Category: News Bites

The oven-ready deal was no deal – Negotiations collapsing

October 16th, 2020 by

Negotiations between the EU and UK have been breaking down for weeks and today Boris Johnson told the country to prepare for an Australian-type deal. In real language, that’s no deal.

Boris Johnson had previously said in September 2019 that failure to get a deal would be a “failure of statecraft”, and by his own words, this is a failure.

Boris Johnson had set a deadline for negotiations to conclude yesterday, 15 October. Despite the deadline passing, EU member states have now agreed that Michel Barnier can continue the discussions with the UK over the next two weeks.

However, there are still two sticking points preventing a deal, state aid, and fishing. As it stands, both sides in the negotiations appear to be standing their ground. The EU has stuck to its negotiating position despite the UK expecting them to blink first.

Update: 3PM GMT

Leaked letter highlights serious problems with border control plans

July 9th, 2020 by

A leaked letter from Liz Truss, the international trade secretary, highlights serious concerns about the government’s full border control plans. She warns of smuggling and a legal challenge from the World Trade Organisation.

UK formally confirms it will not seek transition period extension

June 12th, 2020 by

During the current COVID-19 crisis the UK economy has plunged 20% due to the lockdown. Today the Conservatives officially announced they will not seek a transition period extension.

The UK will leave the EU on 1 Jan 2021 which could now damage the economy further as the country tries to get through the COVID-19 pandemic.

Government details new points-based immigration policy

February 19th, 2020 by

The government has now detailed their immigration policy which will come into effect January 2021. The system is a new points-based system. A total of 70 points is required to be eligible to apply; some characteristics are tradeable and are detailed in the table below.

We accept the MAC’s recommendation on salary thresholds, including to lower the general salary threshold from £30,000 to £25,600. Migrants will still need to be paid the higher of the specific salary threshold for their occupation, known as the ‘going rate’, and the general salary threshold. However, as set out below, under the points-based system for skilled workers, applicants will be able to ‘trade’ characteristics such as their specific job offer and qualifications against a lower salary. There will continue to be different arrangements for a small number of occupations where the salary threshold will be based on published pay scales. We will set the requirements for new entrants 30% lower than the rate for experienced workers in any occupation and only use the base salary (and not the allowances or pension contributions) to determine whether the salary threshold is met. Additionally, in line with the MAC’s recommendations, we will not introduce regional salary thresholds or different arrangements for different parts of the UK.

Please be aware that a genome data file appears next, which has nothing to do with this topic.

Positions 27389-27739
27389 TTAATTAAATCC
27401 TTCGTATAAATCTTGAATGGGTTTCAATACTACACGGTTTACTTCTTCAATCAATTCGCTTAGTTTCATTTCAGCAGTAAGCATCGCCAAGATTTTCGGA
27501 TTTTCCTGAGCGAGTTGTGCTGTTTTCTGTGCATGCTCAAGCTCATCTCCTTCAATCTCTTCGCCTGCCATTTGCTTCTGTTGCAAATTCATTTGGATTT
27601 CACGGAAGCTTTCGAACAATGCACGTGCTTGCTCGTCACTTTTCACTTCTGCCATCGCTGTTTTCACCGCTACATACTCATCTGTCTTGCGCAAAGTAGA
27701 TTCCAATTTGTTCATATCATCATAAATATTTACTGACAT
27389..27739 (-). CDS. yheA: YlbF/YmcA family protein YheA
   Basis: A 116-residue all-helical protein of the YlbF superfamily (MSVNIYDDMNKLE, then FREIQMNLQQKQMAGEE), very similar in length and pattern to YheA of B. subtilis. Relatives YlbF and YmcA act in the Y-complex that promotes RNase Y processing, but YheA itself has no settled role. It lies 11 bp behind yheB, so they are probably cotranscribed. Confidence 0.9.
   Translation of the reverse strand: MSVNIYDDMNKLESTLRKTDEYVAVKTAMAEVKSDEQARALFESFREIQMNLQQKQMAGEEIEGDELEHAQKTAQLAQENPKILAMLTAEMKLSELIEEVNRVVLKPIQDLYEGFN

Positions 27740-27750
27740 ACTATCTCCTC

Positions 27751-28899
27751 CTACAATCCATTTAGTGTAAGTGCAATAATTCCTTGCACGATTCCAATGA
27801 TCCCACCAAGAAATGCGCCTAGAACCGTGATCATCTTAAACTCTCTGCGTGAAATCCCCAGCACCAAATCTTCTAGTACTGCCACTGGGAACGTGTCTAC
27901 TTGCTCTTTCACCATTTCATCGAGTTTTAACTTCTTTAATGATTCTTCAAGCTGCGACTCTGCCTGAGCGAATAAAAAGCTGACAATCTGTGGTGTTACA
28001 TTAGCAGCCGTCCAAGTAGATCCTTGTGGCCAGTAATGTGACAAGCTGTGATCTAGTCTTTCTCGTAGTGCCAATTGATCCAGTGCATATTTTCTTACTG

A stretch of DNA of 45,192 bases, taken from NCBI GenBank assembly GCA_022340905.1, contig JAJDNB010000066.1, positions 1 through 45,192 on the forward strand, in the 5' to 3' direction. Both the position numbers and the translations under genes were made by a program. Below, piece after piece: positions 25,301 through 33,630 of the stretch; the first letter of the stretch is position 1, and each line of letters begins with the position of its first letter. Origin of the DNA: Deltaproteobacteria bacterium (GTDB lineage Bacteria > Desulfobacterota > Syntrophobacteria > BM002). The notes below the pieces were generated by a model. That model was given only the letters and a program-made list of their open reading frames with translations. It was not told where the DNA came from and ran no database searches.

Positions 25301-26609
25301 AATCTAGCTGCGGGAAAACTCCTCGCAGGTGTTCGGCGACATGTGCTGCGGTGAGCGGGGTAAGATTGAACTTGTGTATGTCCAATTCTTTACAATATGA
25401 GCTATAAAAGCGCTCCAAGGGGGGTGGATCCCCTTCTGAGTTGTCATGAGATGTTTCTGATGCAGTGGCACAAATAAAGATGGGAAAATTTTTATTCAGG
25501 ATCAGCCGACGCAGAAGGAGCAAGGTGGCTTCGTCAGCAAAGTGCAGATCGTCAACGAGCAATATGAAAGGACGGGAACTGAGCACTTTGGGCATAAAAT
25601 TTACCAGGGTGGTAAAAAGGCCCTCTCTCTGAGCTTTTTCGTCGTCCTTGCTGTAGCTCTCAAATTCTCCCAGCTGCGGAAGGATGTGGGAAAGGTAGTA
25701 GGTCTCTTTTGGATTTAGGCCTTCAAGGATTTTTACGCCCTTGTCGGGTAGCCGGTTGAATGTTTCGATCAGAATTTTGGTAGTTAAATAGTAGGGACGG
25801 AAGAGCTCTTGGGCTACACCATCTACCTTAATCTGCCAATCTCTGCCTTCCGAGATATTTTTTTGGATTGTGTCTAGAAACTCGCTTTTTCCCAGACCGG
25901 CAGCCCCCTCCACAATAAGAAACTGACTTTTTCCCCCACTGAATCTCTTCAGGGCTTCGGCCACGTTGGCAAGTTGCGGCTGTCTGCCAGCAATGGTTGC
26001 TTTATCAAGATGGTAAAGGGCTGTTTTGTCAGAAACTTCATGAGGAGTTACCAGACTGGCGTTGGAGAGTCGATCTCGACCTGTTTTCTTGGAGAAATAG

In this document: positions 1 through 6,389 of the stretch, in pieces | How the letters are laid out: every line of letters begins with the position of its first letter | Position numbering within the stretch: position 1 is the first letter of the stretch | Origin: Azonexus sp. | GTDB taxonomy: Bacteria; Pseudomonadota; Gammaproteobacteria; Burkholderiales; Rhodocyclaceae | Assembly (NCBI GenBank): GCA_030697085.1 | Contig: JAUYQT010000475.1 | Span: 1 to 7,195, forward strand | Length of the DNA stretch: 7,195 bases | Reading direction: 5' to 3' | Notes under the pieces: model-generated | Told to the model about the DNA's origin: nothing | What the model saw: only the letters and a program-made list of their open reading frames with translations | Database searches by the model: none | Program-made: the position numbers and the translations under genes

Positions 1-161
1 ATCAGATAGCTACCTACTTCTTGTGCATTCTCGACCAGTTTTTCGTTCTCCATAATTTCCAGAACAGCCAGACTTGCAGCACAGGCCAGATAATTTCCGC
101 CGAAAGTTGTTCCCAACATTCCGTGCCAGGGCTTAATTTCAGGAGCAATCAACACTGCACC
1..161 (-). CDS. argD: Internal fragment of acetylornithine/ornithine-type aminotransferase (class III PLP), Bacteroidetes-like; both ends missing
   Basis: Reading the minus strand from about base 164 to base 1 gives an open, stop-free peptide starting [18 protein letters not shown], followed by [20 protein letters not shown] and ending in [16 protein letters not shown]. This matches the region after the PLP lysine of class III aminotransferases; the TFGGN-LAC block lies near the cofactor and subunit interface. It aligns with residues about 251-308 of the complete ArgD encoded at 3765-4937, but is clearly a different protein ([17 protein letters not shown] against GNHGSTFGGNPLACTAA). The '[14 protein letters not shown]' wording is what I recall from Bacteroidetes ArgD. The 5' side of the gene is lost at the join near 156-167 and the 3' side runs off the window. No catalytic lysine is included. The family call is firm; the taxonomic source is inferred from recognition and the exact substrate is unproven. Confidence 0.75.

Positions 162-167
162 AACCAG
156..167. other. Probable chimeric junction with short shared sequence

Source.

Characteristics Tradeable Points
Offer of job by approved sponsor No 20
Job at appropriate skill level No 20
Speaks English at required level No 10
Salary of £20,480 (minimum) – £23,039 Yes 0
Salary of £23,040 – £25,599 Yes 10
Salary of £25,600 or above Yes 20
Job in a shortage occupation (as designated by the MAC) Yes 20
Education qualification: PhD in subject relevant to the job Yes 10
Education qualification: PhD in a STEM subject relevant to the job Yes 20

Responses

 

Boris Johnson’s new cabinet and the Tufton Street lobbying network

February 15th, 2020 by

It’s been known for a long time that many of the current crop of Conservatives have links to the pro-leave Tufton Street pressure groups. In a new article on DesmogUK, they connect the dots between the new cabinet and their advisors to these organisations following the reshuffle on Thursday 13 February.

These connections are especially important as they highlight the uphill struggle the UK will have when it comes to saving our environment and regulations with Tuton Street lobbying organisations continuing to influence government policy.

Many of these groups are climate change deniers with organisations within Tufton Street taking donations from the fossil fuel industry. The connection between these lobbying groups and senior members of the government is certainly something to be concerned about.